Five University of Kansas juniors are up for a prestigious scholarship that recognizes their academic excellence and involvement in undergraduate research.
The students are competing for the Barry M. Goldwater Scholarship, the “premier undergraduate award to encourage excellence in science, engineering and mathematics,” according to a KU news release. The scholarships cover eligible expenses up to $7,500 annually, and approximately 450 scholarships are awarded each year.
The five students are Bryce Gaskins, majoring in biochemistry and Spanish; Jessica Miears, majoring in physics and astronomy; Sarah Noga, majoring in biochemistry; Mary Sevart, majoring in chemical engineering; and Kade Townsend, majoring in microbiology.
To be nominated for the award, students must have significant research experience, outstanding academic records, and high potential for careers in mathematics, the natural sciences, or engineering, according to a news release from KU.
All five students have future hopes to achieve their doctoral degrees and continue researching, with three aspiring to teach at the university level. Some of the students have also presented their research at regional and national levels, earning various internships and other awards along the way.
Here’s more about each of the five candidates from KU’s news release:
Bryce Gaskins, of Springfield, Virginia, works with Zarko Boskovic, a KU assistant professor of medicinal chemistry, in developing novel pathways to access structurally complex and possibly biologically active molecules. He has presented the research both regionally and nationally. Gaskins is planning to earn his doctorate in organic chemistry and teach at a university in the future.
Jess Miears, of Fort Worth, Texas, currently conducts research with David Besson, a KU physics professor who served on a national panel earlier this year, to find the effects of high-energy particles on organic matter in order to support missions to Mars. Miears aspires to become a university professor with a research focus in astroparticle physics.
Sarah Noga, of Des Moines, Iowa, is a part of the Slusky Lab, which is led by KU associate professor of molecular biosciences Joanna Slusky. Noga works to explore how outer membrane proteins fold in order to develop therapeutics for antibiotic resistance and novel methods of environmental remediation. Noga has given multiple presentations on their findings. After her research-intensive study abroad program in Denmark this fall, Noga plans to become a university professor and conduct drug development research.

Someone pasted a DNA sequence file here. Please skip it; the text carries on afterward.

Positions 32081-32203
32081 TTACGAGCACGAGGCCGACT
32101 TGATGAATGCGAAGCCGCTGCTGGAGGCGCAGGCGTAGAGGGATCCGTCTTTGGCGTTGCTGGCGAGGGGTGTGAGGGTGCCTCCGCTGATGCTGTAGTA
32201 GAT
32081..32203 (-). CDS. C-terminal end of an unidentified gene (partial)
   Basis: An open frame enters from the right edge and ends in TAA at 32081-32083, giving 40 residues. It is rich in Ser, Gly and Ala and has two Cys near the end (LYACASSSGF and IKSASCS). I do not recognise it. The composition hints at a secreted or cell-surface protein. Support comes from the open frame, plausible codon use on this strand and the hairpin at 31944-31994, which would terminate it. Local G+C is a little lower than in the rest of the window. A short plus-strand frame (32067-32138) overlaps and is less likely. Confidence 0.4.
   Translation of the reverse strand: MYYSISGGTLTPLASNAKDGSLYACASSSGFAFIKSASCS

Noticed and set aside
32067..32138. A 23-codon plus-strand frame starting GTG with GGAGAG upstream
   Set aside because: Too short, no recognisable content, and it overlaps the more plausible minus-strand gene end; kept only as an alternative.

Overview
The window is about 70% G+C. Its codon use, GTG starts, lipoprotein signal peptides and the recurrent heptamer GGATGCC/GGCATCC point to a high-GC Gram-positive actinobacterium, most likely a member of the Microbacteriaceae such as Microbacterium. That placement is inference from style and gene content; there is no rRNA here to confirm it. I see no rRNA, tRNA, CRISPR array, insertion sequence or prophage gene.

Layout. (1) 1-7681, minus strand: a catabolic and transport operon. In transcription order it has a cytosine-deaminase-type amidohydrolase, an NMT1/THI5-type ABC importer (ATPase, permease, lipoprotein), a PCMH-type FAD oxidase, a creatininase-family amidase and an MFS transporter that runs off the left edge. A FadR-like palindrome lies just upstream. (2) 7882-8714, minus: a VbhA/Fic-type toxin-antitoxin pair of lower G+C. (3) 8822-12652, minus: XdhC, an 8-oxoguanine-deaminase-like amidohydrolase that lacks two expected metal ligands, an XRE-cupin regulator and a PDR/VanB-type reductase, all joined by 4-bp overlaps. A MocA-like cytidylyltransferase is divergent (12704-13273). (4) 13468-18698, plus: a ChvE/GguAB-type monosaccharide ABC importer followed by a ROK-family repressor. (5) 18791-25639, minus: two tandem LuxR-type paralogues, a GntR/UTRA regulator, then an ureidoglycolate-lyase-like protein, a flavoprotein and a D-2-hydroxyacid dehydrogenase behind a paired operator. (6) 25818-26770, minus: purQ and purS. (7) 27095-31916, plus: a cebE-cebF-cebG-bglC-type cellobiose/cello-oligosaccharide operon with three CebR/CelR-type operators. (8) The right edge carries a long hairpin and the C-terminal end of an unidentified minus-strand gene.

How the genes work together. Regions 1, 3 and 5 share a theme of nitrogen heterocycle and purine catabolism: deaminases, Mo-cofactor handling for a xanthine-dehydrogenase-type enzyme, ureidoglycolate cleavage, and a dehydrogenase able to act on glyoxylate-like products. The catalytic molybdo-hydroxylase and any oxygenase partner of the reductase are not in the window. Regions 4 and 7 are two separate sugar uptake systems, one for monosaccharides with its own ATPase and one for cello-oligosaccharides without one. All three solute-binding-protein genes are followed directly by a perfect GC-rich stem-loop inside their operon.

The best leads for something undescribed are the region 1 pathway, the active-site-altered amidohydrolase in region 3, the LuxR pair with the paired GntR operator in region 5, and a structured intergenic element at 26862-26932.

Mary Sevart, of Wichita, has been a part of the KU Biodiesel Initiative lab since her freshman year, and currently works with founding faculty member Susan Williams. She participates in research initiatives with a focus on creating a potential fuel source from thermochemical processing of hemp biomass after CBD oil extraction. Sevart is planning to pursue a doctorate in chemical engineering and, through a research career, employ solutions to the world’s dependence on fossil fuels.
Kade Townsend, of Topeka, joined associate professor of molecular biosciences Josephine Chandler’s lab as a freshman and is an important contributor to the lab’s research on antibiotic-resistant pathogens. He has participated in several national presentations for this work, and received an award for one of his poster presentations. Townsend hopes to earn a doctorate, focusing on bacterial genetics research.
The five nominees submitted applications including essays about their future goals and three faculty recommendations. The Goldwater Foundation trustees will announce the winners in late March.
Seventy-one KU students have received Goldwater scholarships since they were first awarded in 1989, according to KU. Students interested in applying next year should contact Erin Wolfram, education program manager for the Office of Fellowships, according to KU’s release.
Read more about this year’s nominees and their many accomplishments at this link.
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Emma Bascom (she/her) reported for The Lawrence Times from December 2021 through May 2022. Read more of her work for the Times here.